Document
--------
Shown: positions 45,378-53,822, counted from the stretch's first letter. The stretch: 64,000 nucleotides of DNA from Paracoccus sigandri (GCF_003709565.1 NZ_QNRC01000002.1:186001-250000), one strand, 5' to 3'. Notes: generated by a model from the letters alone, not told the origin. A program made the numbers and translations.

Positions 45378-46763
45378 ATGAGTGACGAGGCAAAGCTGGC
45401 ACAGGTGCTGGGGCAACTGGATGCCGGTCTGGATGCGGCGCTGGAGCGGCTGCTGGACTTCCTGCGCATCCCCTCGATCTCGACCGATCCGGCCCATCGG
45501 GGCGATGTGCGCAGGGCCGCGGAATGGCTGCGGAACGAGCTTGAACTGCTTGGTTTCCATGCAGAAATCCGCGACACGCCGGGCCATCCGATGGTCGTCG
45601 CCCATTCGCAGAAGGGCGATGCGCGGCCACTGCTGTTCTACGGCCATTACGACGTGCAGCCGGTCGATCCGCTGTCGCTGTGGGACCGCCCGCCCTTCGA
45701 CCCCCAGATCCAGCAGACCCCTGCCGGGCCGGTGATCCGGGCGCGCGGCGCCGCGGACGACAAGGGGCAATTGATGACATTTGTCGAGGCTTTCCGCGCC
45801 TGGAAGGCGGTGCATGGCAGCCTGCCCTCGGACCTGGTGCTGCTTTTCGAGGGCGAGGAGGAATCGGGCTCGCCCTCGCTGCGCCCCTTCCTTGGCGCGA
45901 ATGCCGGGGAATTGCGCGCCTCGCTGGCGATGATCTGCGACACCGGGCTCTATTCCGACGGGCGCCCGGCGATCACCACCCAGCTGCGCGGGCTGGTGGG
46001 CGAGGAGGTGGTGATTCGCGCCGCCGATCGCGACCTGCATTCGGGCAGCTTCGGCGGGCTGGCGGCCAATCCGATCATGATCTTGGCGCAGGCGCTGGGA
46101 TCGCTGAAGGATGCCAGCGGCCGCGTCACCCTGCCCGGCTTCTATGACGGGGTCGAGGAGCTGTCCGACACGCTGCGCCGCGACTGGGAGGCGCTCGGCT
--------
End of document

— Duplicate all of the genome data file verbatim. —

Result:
Shown: positions 45,378-53,822, counted from the stretch's first letter. The stretch: 64,000 nucleotides of DNA from Paracoccus sigandri (GCF_003709565.1 NZ_QNRC01000002.1:186001-250000), one strand, 5' to 3'. Notes: generated by a model from the letters alone, not told the origin. A program made the numbers and translations.

Positions 45378-46763
45378 ATGAGTGACGAGGCAAAGCTGGC
45401 ACAGGTGCTGGGGCAACTGGATGCCGGTCTGGATGCGGCGCTGGAGCGGCTGCTGGACTTCCTGCGCATCCCCTCGATCTCGACCGATCCGGCCCATCGG
45501 GGCGATGTGCGCAGGGCCGCGGAATGGCTGCGGAACGAGCTTGAACTGCTTGGTTTCCATGCAGAAATCCGCGACACGCCGGGCCATCCGATGGTCGTCG
45601 CCCATTCGCAGAAGGGCGATGCGCGGCCACTGCTGTTCTACGGCCATTACGACGTGCAGCCGGTCGATCCGCTGTCGCTGTGGGACCGCCCGCCCTTCGA
45701 CCCCCAGATCCAGCAGACCCCTGCCGGGCCGGTGATCCGGGCGCGCGGCGCCGCGGACGACAAGGGGCAATTGATGACATTTGTCGAGGCTTTCCGCGCC
45801 TGGAAGGCGGTGCATGGCAGCCTGCCCTCGGACCTGGTGCTGCTTTTCGAGGGCGAGGAGGAATCGGGCTCGCCCTCGCTGCGCCCCTTCCTTGGCGCGA
45901 ATGCCGGGGAATTGCGCGCCTCGCTGGCGATGATCTGCGACACCGGGCTCTATTCCGACGGGCGCCCGGCGATCACCACCCAGCTGCGCGGGCTGGTGGG
46001 CGAGGAGGTGGTGATTCGCGCCGCCGATCGCGACCTGCATTCGGGCAGCTTCGGCGGGCTGGCGGCCAATCCGATCATGATCTTGGCGCAGGCGCTGGGA
46101 TCGCTGAAGGATGCCAGCGGCCGCGTCACCCTGCCCGGCTTCTATGACGGGGTCGAGGAGCTGTCCGACACGCTGCGCCGCGACTGGGAGGCGCTCGGCT